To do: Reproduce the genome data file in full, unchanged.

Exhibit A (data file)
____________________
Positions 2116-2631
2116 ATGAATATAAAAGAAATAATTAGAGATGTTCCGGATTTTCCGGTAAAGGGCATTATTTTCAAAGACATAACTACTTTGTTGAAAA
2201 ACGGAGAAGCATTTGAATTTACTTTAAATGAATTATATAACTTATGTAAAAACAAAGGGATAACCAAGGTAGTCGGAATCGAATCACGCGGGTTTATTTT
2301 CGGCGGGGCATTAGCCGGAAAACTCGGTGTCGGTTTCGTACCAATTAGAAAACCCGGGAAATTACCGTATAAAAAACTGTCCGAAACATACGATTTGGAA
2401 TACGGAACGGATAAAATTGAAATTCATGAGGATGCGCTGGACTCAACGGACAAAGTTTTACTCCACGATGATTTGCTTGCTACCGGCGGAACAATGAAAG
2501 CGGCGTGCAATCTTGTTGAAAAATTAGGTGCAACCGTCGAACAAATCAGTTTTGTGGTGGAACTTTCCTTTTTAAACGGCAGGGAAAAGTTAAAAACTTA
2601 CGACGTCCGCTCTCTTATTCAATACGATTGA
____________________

Positions 2116-2631
2116 ATGAATATAAAAGAAATAATTAGAGATGTTCCGGATTTTCCGGTAAAGGGCATTATTTTCAAAGACATAACTACTTTGTTGAAAA
2201 ACGGAGAAGCATTTGAATTTACTTTAAATGAATTATATAACTTATGTAAAAACAAAGGGATAACCAAGGTAGTCGGAATCGAATCACGCGGGTTTATTTT
2301 CGGCGGGGCATTAGCCGGAAAACTCGGTGTCGGTTTCGTACCAATTAGAAAACCCGGGAAATTACCGTATAAAAAACTGTCCGAAACATACGATTTGGAA
2401 TACGGAACGGATAAAATTGAAATTCATGAGGATGCGCTGGACTCAACGGACAAAGTTTTACTCCACGATGATTTGCTTGCTACCGGCGGAACAATGAAAG
2501 CGGCGTGCAATCTTGTTGAAAAATTAGGTGCAACCGTCGAACAAATCAGTTTTGTGGTGGAACTTTCCTTTTTAAACGGCAGGGAAAAGTTAAAAACTTA
2601 CGACGTCCGCTCTCTTATTCAATACGATTGA